Feeling the pandemic blues? Here are a few tips for overcoming them

Are you feeling the pandemic blues? If you are, you’re certainly not alone. By June 2020, 42% of US adults reported symptoms of anxiety or depression. That’s a 31% rise in comparison to the previous year (before the pandemic).

The ongoing pandemic has left very few people untouched. For those who haven’t contracted the covid-19 virus, the side-effects of a fast lifestyle change have also been trying. And while we all try to embrace change, feeling at least some mental health effects is inevitable.

The great news is that there are several things that you can do to ensure that the pandemic blues don’t creep up on you.

Fight the stress by getting enough rest

We already know that a lack of restful sleep affects our cognitive abilities. It also negatively impacts our moods by disrupting our circadian rhythms. While every person is different, the average good night’s rest is approximately 7-9 hours for adults, consistently. Over and above getting good quality sleep, it’s vital to have a sleep schedule and stick to it.


Quick things you can do to get better sleep

  • Go to bed earlier and wake up earlier
  • Follow a consistent sleep schedule
  • Exercise outdoors and soak in natural light

Eat and exercise your way to a happier outlook

Following a balanced diet and exercising daily is one of the best ways to boost your mood and keep your body and mind balanced. Certain foods contain nutrients that are endorphin boosting and will aid in the long term well being of your body. A happy body is a happy mind.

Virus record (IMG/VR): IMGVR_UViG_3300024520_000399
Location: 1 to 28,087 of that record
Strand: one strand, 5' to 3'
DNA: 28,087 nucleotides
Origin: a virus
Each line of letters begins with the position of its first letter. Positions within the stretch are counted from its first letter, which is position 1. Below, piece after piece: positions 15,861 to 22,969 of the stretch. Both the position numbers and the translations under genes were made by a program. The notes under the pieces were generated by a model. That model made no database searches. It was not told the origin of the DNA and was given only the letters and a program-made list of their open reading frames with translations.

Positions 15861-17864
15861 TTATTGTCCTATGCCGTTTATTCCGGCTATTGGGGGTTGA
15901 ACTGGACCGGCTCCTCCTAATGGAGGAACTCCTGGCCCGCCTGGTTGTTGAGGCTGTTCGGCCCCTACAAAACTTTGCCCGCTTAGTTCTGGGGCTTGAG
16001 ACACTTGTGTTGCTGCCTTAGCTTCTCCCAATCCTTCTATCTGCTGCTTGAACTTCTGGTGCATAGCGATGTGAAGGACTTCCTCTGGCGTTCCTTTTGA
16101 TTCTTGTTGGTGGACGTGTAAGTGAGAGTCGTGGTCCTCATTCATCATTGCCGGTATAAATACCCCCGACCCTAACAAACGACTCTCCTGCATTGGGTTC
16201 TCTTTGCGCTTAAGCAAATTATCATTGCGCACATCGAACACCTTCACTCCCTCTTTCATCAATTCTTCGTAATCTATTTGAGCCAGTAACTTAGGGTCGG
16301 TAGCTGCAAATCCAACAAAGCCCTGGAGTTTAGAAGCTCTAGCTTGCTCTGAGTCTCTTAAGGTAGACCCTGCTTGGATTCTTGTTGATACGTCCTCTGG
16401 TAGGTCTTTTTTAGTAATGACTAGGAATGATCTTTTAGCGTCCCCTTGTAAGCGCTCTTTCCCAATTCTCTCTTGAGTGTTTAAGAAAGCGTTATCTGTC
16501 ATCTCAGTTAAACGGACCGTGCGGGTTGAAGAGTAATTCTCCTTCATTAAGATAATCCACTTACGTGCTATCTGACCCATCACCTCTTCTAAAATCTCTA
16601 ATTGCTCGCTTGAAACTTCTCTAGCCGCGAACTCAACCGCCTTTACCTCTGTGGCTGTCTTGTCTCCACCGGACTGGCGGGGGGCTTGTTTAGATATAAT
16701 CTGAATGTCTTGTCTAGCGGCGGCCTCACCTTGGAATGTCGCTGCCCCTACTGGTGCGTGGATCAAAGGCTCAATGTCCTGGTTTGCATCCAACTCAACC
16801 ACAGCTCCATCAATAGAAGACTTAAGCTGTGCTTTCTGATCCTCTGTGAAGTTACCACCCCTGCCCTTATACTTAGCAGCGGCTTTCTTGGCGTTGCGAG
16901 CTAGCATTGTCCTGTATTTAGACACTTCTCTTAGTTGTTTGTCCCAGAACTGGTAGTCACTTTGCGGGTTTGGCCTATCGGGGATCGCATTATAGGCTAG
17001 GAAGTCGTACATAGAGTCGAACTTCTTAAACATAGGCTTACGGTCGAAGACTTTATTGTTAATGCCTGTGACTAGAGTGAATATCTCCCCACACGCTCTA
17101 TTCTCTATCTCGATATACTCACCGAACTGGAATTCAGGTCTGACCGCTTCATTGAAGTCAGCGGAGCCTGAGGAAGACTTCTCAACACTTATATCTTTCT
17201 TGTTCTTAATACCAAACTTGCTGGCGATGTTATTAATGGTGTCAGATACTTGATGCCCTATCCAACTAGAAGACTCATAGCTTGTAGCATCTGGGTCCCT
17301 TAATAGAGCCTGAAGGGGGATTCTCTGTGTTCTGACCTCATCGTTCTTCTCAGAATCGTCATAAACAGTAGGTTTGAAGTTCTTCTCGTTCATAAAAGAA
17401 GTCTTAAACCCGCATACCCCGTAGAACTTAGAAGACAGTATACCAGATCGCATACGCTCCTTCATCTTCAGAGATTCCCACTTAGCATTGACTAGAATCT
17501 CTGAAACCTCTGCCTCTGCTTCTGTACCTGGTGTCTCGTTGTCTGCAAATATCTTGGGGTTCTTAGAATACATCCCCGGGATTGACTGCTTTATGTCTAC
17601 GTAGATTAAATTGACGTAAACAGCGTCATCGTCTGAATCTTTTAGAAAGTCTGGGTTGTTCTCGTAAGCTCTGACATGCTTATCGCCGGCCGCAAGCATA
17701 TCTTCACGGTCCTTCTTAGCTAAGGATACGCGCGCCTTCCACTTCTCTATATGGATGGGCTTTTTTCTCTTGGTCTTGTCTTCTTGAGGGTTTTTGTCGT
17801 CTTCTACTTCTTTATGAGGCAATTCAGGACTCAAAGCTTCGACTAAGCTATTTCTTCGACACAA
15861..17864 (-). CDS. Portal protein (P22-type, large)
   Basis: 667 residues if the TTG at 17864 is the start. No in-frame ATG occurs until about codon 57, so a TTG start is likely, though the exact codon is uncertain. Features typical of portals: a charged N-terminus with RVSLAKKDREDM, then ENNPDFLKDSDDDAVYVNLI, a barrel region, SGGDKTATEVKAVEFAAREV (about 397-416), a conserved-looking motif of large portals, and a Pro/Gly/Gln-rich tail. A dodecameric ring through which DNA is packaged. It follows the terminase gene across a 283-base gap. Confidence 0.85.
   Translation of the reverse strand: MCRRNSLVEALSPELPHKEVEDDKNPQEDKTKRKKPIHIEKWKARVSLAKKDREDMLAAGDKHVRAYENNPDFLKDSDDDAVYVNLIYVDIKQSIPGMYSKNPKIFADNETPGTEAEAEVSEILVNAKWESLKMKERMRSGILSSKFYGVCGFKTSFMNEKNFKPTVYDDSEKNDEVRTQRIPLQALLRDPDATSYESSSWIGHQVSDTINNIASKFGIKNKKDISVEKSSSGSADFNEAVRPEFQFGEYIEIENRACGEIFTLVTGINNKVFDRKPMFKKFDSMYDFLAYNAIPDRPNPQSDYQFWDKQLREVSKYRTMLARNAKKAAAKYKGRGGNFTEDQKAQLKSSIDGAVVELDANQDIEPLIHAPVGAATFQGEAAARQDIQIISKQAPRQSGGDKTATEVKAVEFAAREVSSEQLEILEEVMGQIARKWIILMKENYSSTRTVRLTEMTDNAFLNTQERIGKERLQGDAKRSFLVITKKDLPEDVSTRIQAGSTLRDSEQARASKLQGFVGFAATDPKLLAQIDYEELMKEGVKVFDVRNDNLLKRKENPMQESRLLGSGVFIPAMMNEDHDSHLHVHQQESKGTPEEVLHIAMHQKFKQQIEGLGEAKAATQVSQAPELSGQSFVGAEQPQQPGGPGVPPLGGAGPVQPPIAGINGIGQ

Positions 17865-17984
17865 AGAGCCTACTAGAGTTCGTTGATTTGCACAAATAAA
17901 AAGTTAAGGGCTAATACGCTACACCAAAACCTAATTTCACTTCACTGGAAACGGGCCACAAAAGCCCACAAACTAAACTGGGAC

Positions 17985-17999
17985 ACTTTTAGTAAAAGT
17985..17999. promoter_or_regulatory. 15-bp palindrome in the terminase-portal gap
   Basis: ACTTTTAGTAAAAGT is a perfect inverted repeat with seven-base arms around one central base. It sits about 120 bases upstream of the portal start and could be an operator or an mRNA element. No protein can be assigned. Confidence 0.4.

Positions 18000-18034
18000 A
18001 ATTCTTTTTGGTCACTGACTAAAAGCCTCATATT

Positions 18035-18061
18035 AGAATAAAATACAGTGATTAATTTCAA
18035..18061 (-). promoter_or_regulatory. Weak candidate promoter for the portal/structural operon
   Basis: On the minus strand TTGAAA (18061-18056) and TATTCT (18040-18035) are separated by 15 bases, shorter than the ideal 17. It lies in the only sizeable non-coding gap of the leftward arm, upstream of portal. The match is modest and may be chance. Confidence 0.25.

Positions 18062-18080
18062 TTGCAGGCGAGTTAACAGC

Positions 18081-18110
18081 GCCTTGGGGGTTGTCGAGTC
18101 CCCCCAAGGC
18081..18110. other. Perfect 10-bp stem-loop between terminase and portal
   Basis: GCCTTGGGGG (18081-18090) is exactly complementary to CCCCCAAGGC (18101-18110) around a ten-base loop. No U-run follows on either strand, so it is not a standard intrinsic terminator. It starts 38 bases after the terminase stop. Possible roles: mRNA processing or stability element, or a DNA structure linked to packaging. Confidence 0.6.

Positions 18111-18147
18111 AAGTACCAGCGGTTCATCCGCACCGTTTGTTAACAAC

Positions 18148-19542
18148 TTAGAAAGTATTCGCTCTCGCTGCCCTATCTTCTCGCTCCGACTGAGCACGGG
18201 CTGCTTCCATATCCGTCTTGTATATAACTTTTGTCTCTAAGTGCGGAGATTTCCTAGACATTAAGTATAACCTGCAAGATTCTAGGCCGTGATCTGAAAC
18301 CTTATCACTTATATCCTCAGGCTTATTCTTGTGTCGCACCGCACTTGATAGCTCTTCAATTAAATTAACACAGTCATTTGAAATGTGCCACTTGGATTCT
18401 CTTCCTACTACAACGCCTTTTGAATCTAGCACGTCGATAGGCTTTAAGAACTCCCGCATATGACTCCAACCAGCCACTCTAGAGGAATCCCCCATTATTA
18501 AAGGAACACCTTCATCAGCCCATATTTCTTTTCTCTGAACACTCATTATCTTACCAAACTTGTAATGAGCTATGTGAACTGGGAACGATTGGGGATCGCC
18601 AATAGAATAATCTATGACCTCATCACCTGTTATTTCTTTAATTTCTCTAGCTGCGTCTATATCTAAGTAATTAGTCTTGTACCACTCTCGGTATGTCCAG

Get moving, even if that simply means getting up from your seat every 20 minutes to take a walk around and touch your toes a few times.

Go with the flow and drink H20

Drinking plenty of water is a tip you’ve probably heard a million times over, and for good reason. Dehydration saps your brain’s energy, increases stress in your body, slows down serotonin production, and all of that directly impacts your mental well being.

Limit screen time

More than ever, we are relying on our screens to help us connect with others for both work and social meetings. It turns out interacting with people is a mood booster too. But when you’re spending the majority of your time interacting via a screen, your body and mind takes on the strain.

Quick things you can do to limit screen time

Cut your Netflix hours short and supplement it with time spent connecting with others. Try to put off all screens at least 2 hours before bed so that your mind can wind down and your body isn’t absorbing all that blue light just before sleeping.  You can also decrease the effect that long exposure to light has on your body by using your laptop’s built-in blue light filter or use blue-light-blocking glasses.


And lastly, give yourself some grace. It’s been a trying year for everyone and you deserve a break!